Posts Tagged ‘korean’

The Art of Eating Chapter 1: Korean Food (Bonchon on 23rd)

Tuesday, June 28th, 2022

Welcome! I’m excited to get the opportunity to share my love of different cultural cuisines on here and hopefully introduce some people to new foods (along with getting introduced myself!). As much as I am eager to dive in and begin trying food I’m unfamiliar with, I am grateful to be reviewing Korean food today because it is a long time favorite of mine. Bonchon on 23rd Street is just a step away from the SVA studios (where I spend far too much of my time) as well as a short walk from Manhattan’s Koreatown. Still, it competes with any of the restaurants there just as well and surpasses my expectations for most of the Korean food I’ve had before.

It’s Monday afternoon when I manage to drag my friend, Dilan, into the city with me for our meal. He’s not so familiar with Korean food, so I’m enthusiastic about bringing him with me and giving him the full experience. Already when we step into the restaurant it gives a strong first impression with a welcoming waitstaff and an open space full of tables for customers. 

Illustration of the interior of Bonchon

For a beginner, a meal of Korean food wouldn’t be quite complete without some of the main staples. One of the first dishes brought out to us is kimchi, a traditional cabbage dish that ferments in a mix of Korean seasoning for a couple days before it’s ready to be served to customers like us. Kimchi is one of the most well known banchan (or Korean side dishes) and for a good reason; it’s got a satisfying crunch, a refreshing flavor, and a slight heat all in one bite. In addition to that, the manager, Susanto, also recommended we try japchae, which happens to be a personal favorite of mine. Japchae is unique because the noodles are made from sweet potato starch instead of egg and flour like Italian noodles or rice like noodles typically used in asian stir fry. Sometimes this starch can give the noodles a sticky quality or an overwhelming sweet taste, but the ones at Bonchon suffered from neither such conditions. It’s a perfect glass noodle to accompany an assortment of vegetables like peppers and onions.

Japchae (left) and kimchi (right)

However, in addition to serving more traditional Korean dishes, Bonchon also has its own distinct specials that set it apart from other Korean restaurants and give it a more modern edge. Their main item is fried chicken which comes in a variety of shapes and is served with two different special sauces (both imported here from Korea itself). The first of the sauces is the spicy sauce. I’m glad Susanto recommended this one to us because Dilan loved it, but after a piece or two I can feel my whole face heat up to the point both Dilan and Susanto laugh at me a bit when he comes over to check in on us. Despite this the flavors are still great and sweat or no sweat I wouldn’t hesitate to try it again. However, the second sauce, soy garlic, is much milder and doesn’t leave me with a bright red face. The slightly sweeter flavor contrasts with the spice of the other sauce and goes well with the crunchy texture of the battered wing.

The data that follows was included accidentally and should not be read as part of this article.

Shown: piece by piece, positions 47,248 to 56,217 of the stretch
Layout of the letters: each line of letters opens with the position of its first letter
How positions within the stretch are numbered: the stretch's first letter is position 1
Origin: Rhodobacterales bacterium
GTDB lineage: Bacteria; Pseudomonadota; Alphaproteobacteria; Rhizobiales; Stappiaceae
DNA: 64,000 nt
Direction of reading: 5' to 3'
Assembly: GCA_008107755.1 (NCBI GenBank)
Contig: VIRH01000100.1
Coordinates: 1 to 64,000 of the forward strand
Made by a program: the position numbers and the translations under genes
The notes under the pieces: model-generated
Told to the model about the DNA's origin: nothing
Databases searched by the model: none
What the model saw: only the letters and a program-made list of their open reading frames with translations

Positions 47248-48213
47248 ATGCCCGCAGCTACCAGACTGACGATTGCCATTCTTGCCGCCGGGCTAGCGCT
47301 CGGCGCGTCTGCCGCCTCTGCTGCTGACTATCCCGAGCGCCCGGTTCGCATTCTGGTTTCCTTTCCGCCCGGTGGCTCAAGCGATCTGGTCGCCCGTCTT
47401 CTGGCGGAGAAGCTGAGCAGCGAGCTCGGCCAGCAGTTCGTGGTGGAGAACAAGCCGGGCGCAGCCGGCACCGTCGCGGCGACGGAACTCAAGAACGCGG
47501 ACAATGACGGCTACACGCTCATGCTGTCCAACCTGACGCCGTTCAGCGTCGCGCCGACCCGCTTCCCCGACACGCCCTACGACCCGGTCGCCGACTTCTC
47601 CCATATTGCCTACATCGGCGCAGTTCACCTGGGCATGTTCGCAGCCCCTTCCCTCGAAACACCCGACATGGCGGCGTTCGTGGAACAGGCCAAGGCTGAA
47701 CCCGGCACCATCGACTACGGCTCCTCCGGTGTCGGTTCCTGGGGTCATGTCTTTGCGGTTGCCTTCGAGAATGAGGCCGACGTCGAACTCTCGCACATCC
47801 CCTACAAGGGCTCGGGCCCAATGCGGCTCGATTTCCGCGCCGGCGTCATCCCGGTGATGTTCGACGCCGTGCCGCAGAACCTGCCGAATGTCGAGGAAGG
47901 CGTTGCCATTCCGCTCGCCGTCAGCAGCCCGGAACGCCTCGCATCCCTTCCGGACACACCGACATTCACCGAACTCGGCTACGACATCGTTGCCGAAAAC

Fried chicken in spicy and soy garlic sauce

Overall, Bonchon is a super convenient place to satisfy Korean food cravings, as it’s within just an arm’s reach of most of my classes, as well as a gateway to Korean food for those who are eager to try the cuisine. They offer a range of dishes from traditional to their own unique Bonchon flavor, but either way there’s something for everyone. 

To both students who are looking for a handy place to satisfy their cravings for a cuisine they love, or those who are looking to experience something new, make sure to use the student discount below when you visit!

For more about my experience you can also check out my TikTok video on the Campus Clipper TikTok!

By: Peter Schoenfeld

Peter Schoenfeld is an illustrator and self proclaimed food fanatic from New York. If he’s not trying new food, he’s drawing it (and if he’s not doing either of those things, then you can probably find him curled up on the couch watching dramas). As an incoming sophomore at the School of Visual Art he focuses on creating art that connects people to his personal passions– like eating!

For over 20 years, the Campus Clipper has been offering awesome student discounts in NYC,  from the East Side to Greenwich Village. Along with inspiration, the company offers students a special coupon booklet and the Official Student Guide, which encourages them to discover new places in the city and save money on food, clothing, and services.  At the Campus Clipper, not only do we help our interns learn new skills, make money, and create wonderful e-books, we give them a platform to teach others. Check our website for more student savings and watch our YouTube video showing off some of New York City’s finest students during the Welcome Week of 2015.